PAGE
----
By Adam Eliyahu Berkowitz
“Abba (Dad), what does it mean that we were created in God’s image? Does God look like me? Is he this tall and does he have brown hair?”
Studying Torah with my son is the best, but it is also challenging. Especially at breakfast time.
“God doesn’t have a body,” I answered.
“But He could if He wanted to,” my son responded. “Right?”
“Sure,” I said.
He jumped up. “Can God jump this high?”
“Well, maybe a little higher.”
He began to jump up and down. “Thank you, God,” he chanted. “I love jumping up and down. Thank you for my legs.”
That left me no choice. I got up out of my chair and began jumping up and down too, joining in the chant.
It struck me that we were fulfilling the idea “prayer of the body,” learned from King David’s words is Psalm 35.
King David wrote:
“All my bones shall say, “Hashem, who is like You? You save the poor from one stronger than he, the poor and needy from his despoiler.” Psalms 35:10
Based on this verse, the sages taught that it is not enough to worship God with our words alone, but that we must pray to him and worship with our whole bodies.
The body is a wondrous thing. The way it works is amazing. Worshipping God from inside this living example of His handiwork is a powerful experience. The Talmud (Berachot 4:3) recognizes this, establishing the thrice-daily recitation of 18 benedictions which correspond to the spine:
Rabbi Simon said, [there are 18 blessings] corresponding to the 18 bones in the spine since when a person prays he has to bend all of them bowing down. What is the reason? “All my bones shall say, o Eternal, who is like You?” (Psalm 35:10)
The Talmud acknowledged that God created our physical body in order to serve Him. One of the ways we can do this is by bowing down to him, by bending our spine in prayer. The Mishna Brurah (Orach Chaim 95), a code of Jewish law whose rulings are considered by many to be authoritative, adds that we should fulfill this verse by being in motion while we pray. Jews fulfill this by what is called “shuckling,” or gentling swaying back and forth.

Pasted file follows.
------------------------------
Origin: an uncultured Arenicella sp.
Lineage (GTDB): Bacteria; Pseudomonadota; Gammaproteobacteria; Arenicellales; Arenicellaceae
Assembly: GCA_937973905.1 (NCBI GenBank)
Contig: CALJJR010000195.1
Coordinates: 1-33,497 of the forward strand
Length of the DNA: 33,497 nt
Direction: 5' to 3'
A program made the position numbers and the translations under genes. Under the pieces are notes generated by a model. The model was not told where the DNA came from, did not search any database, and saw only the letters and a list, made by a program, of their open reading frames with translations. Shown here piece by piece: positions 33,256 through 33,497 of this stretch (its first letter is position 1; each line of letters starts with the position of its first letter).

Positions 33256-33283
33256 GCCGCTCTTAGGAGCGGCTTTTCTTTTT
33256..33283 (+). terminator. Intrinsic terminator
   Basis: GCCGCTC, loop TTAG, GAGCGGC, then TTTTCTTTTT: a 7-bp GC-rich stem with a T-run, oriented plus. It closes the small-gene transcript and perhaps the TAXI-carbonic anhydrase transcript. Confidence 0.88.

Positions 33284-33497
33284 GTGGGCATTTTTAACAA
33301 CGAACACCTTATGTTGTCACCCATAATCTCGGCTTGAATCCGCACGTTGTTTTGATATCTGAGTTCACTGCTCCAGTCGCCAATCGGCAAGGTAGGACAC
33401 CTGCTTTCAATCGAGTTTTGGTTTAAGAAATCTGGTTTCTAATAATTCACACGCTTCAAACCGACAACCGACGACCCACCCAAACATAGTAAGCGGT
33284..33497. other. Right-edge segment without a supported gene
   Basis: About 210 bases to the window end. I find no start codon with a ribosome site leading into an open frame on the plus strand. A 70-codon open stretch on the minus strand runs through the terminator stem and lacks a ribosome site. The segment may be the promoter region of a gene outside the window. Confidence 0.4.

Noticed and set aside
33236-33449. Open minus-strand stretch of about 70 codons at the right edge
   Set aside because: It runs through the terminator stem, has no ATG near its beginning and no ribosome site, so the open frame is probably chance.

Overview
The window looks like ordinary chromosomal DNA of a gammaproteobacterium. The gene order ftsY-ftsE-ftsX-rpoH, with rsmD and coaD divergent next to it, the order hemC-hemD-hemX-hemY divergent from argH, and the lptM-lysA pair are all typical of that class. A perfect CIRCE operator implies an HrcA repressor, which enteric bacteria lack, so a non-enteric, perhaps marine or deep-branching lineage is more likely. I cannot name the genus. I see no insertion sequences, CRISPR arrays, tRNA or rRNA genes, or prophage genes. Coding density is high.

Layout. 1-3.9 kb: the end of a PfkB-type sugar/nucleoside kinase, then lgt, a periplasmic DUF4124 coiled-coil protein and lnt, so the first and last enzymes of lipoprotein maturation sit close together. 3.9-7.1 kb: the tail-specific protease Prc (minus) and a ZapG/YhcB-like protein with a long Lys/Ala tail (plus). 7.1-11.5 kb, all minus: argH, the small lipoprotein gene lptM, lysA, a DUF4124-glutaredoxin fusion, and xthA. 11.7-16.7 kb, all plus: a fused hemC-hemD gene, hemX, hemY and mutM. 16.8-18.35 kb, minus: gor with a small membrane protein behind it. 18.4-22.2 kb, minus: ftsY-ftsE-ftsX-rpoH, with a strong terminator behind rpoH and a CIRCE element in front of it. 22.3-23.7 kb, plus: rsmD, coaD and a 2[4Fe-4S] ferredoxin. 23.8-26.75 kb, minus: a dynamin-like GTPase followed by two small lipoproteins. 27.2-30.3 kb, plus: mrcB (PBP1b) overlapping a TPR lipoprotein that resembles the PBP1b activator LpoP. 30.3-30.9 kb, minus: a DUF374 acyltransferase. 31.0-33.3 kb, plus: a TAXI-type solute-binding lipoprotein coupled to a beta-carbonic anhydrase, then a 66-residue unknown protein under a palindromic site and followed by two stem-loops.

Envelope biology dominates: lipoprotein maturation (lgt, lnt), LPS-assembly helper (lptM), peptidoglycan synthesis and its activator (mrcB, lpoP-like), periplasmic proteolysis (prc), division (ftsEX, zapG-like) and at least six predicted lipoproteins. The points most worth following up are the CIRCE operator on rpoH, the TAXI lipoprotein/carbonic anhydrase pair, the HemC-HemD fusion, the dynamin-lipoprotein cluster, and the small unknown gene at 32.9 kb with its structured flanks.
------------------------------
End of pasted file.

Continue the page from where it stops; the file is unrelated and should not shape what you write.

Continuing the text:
Rabbi Chaim Nissel from Yeshiva University elaborates on this idea:
Although our prayers are expressed verbally, tefilla (prayer) is meant to be more than a mere recitation of words. Chazal (the sages) created a structure that mandates us to speak our prayers, and to also utilize sight, hearing, and movement as we pray. Prayer is meant to be a full-body experience and a complete immersion into the encounter. When Rabbi Akiva prayed alone, he moved from one corner of the room to another, due to his many bows and prostrations (Berachot 31a). Other stories recount how rabbis were so engrossed in prayer they were not aware of things going on around them. Let us recognize the gift we have in being able to approach the Almighty in prayer. Let us focus on the words we are saying, the sights and sounds of prayer, and the movements in which we engage to come closer to Hakadosh Baruch Hu (the Almighty blessed be He). Let us ask Hashem (God) to open our mouths in prayer, but also to allow our bodies and souls to come close to Him.
Though many understand this verse to be referring to prayer, in essence all of our actions that are done to sanctify God’s name is a fulfillment of this verse. After participating in the Selma-to-Montgomery March on March 21, 1965 with Martin Luther King Jr., A.J. Heschel famously proclaimed that as a result he had learned to ‘pray with his legs.’ He further wrote:
“For many of us the march from Selma to Montgomery was about protest and prayer. Legs are not lips and walking is not kneeling. And yet our legs uttered songs. Even without words, our march was worship.
The Israel Bible teaches that the pinnacle of serving God with our whole physicality is by living in the land of Israel:
David, surrounded by enemies and troubles, seeks out God and prays for greener pastures. He poetically yearns for a time when all of his bones will engage in praising God. The Sages wonder what situation would allow him to serve God with all his bones. Some commandments are done with one’s mind, others with the mouth and some with one’s limbs, but what commandment encompasses the entire body? The answer is the command to settle the Land of Israel. King David was yearning to live in Israel, where one’s entire body is completely immersed in the land, God’s chosen land.